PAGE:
What is Design for Manufacturing?
Design for manufacturing (DFM) is an important element of the product development process. DFM takes into account the manufacturing process that will be used to fabricate each component to improve product quality and reduce cost. This is done very early in the design process, enabling engineers to optimize the product design to take advantage of process capabilities and avoid processing limitations. While DFM is useful throughout the product development process, it has the greatest potential when used during the early stages of product development before the design details are finalized.
The first step in using design for manufacturing is to develop an understanding of the common manufacturing processes used to fabricate products. Examples of these include milling, turning, casting, injection molding, and laser cutting. Begin by learning how the manufacturing process would be used, its process capabilities, strengths, weaknesses, and limitations. By developing an understanding of several different manufacturing processes, you will be able to select the one best suited for your component design, including considerations of production volume and dimensional tolerances as well as robustness. Most products consist of multiple components and the best process for one component will not necessarily be the best process for another.
After developing an understanding of the processes used to manufacture components and selecting one for your product, the next step is to optimize the design for that specific process. Many DFM principles can be applied quite easily. Here is an example to illustrate this point. Consider using DFM to improve the design of a pocket cut into a steel part using a CNC milling machine. The function of the pocket is to hold a sensor and provide adequate clearance. The initial design of the pocket was created using the 3D CAD model software as a rectangular opening with sharp corners.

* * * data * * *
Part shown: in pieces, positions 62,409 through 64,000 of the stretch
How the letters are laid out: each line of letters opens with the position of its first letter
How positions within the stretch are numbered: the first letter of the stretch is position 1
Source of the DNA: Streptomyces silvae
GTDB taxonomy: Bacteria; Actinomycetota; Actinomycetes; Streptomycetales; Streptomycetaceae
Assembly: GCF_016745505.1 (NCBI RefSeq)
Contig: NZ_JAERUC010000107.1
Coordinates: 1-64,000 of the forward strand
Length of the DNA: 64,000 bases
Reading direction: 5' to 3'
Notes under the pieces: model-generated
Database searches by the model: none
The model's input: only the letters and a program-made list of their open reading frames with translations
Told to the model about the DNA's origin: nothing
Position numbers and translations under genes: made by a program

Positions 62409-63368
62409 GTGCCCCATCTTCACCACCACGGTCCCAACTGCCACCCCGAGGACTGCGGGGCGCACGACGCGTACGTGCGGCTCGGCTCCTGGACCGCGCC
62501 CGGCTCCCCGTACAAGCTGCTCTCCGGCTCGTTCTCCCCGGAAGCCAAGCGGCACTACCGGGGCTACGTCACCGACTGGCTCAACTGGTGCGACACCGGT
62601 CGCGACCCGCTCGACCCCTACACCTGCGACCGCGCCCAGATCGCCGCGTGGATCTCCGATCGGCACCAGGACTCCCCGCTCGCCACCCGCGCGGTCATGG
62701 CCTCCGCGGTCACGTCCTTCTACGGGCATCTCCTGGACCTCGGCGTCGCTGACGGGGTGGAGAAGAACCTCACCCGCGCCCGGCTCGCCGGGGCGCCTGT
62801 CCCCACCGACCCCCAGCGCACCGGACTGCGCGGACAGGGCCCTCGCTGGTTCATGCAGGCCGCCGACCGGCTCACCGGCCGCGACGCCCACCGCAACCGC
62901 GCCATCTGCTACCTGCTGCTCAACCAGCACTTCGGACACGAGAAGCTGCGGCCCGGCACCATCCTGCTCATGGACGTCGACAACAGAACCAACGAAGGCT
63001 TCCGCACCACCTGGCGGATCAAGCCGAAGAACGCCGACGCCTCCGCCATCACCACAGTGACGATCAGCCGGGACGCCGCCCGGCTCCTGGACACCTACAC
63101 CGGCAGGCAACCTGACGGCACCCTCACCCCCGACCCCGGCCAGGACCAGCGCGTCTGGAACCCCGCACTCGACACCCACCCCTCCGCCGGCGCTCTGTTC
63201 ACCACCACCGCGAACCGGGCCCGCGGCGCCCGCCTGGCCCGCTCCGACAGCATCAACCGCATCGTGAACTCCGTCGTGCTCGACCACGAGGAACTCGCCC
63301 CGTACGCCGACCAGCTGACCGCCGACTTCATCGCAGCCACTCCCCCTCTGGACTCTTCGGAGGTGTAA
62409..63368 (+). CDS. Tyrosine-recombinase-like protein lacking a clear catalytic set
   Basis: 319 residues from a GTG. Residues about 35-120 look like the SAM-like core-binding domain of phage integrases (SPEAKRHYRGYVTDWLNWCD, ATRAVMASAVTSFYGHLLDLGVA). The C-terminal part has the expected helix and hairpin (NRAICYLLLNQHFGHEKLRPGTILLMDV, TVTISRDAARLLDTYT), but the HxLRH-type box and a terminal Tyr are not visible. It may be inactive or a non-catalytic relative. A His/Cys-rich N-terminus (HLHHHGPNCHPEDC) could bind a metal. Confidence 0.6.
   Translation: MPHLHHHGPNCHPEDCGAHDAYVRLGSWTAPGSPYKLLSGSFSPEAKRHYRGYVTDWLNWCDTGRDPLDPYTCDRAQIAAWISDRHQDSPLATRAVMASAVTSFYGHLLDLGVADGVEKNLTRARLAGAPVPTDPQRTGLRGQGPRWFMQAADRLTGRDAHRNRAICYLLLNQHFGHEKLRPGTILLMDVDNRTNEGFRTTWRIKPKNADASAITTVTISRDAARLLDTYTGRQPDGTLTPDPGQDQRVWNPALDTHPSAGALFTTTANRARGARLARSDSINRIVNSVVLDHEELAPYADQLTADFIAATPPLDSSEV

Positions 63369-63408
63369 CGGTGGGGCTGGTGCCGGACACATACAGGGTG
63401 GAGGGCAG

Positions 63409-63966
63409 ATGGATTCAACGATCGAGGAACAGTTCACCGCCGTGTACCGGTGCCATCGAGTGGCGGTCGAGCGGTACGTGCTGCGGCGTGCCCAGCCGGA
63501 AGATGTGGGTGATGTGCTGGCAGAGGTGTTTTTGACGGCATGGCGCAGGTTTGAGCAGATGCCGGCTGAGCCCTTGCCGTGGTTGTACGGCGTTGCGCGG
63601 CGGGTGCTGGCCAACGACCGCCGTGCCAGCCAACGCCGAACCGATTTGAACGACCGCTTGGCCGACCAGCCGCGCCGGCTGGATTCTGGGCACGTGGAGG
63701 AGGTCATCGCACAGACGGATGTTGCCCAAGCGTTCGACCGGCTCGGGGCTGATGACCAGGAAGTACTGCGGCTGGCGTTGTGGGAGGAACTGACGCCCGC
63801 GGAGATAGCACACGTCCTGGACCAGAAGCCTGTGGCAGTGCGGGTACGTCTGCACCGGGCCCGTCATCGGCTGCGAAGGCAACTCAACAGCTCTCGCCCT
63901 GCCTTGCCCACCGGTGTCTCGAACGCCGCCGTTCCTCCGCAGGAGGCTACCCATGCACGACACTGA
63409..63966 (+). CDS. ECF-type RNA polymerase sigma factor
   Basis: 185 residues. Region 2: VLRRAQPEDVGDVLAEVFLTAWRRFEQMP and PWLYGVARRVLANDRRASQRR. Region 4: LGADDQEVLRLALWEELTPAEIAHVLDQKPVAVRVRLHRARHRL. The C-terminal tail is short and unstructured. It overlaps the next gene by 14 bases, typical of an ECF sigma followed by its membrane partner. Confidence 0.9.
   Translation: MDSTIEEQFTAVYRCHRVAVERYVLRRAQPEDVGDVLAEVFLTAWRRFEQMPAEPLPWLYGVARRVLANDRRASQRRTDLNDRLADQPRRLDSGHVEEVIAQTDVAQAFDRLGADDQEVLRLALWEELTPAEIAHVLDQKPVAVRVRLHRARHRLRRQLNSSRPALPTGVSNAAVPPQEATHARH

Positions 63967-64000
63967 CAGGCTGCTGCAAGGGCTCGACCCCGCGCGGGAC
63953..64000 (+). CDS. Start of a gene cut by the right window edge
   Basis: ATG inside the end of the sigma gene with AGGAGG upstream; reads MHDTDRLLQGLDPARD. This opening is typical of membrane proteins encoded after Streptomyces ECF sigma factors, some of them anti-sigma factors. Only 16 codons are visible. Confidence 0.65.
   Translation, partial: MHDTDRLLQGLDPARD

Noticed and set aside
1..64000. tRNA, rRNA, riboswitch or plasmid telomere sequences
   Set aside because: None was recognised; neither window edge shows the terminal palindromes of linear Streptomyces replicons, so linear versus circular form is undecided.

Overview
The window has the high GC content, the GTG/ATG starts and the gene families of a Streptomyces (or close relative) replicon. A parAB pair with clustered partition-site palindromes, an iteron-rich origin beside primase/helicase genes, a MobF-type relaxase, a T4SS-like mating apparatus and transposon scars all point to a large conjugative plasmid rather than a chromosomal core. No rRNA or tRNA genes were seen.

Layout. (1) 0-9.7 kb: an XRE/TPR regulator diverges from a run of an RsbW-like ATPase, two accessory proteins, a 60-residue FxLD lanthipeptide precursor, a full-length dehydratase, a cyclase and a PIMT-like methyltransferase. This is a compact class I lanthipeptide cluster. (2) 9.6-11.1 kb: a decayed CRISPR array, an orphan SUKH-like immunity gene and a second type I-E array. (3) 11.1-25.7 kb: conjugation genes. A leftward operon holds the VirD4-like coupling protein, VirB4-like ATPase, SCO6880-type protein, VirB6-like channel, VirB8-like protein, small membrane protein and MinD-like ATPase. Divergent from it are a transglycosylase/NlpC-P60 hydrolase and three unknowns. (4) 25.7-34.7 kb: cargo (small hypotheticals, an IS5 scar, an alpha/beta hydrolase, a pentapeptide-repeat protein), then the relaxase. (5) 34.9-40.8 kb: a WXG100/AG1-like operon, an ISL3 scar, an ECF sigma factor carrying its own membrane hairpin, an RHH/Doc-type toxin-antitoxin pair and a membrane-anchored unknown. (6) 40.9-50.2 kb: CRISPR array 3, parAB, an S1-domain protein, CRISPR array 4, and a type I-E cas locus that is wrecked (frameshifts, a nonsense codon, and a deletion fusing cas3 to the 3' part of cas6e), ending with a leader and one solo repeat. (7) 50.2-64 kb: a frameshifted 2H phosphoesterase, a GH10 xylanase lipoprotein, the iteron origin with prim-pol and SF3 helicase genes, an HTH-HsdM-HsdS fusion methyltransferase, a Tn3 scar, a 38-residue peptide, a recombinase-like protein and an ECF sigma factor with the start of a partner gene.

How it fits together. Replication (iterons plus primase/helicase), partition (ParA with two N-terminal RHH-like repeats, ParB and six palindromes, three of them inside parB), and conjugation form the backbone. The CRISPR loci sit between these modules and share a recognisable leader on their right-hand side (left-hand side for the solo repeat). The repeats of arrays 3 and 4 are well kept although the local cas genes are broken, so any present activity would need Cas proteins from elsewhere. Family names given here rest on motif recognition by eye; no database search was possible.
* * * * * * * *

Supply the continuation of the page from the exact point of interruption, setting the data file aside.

DFM is applied by first understanding the manufacturing process. CNC mills use round cutting tools (end mills) to remove material from the workpiece. Larger diameter tools remove more material with each pass than smaller tools. To cut a slot with sharp corners, a large diameter is initially used to quickly remove the bulk of the material, but this will leave rounded edges in the inside corners of the pocket. Next the tool is changed to a smaller diameter tool and additional material is removed from each of the each of the four corners. Using this process, a pocket can be produced in a part with a corner radius equal to half the diameter of the smallest tool. However, if a truly sharp corner is needed, it cannot be manufactured using the normal milling process – a limitation of the technology. An additional process such as electrical discharge machining (EDM) would be required.
In this example applying DFM to the design is easy. Add rounds to the corners of the 3D CAD model with sufficient radius to enable the pocket to be produced with a single tool of sufficient diameter to achieve the milling operation in a reasonable time. However, because the corner is no longer sharp it may require the pocket size to be increased slightly to still accommodate the sensor. This may drive other dimensions to change as well. If the pocket is made larger, the outside dimensions of the part may also need to increase to maintain sufficient thickness of material between the pocket and the outside of the part. This is usually easy at the design stage when the entire assembly of parts are 3D CAD models. It becomes more difficult and often prohibitively expensive to make manufacturing changes after tooling for the mating parts have been completed.
In addition to the simple example above, there are a multitude of other DFM techniques that can be applied to improve product designs. Some of these are associated with the design of components while others are associated with improving the assembly of products (a.k.a. Design for Assembly). Because DFM makes products easier to manufacture, it also improves product quality while simultaneously decreasing product cost.
About the Author: Martin Tanaka is an Associate Professor at Western Carolina University who specializes in product design and development. He has eleven years of experience designing commercial products in industry and nine years of experience assisting local companies with product innovation. Dr. Tanaka has a Ph.D. in engineering and is a licensed professional engineer in the state of North Carolina
Copyright 2019 Martin Tanaka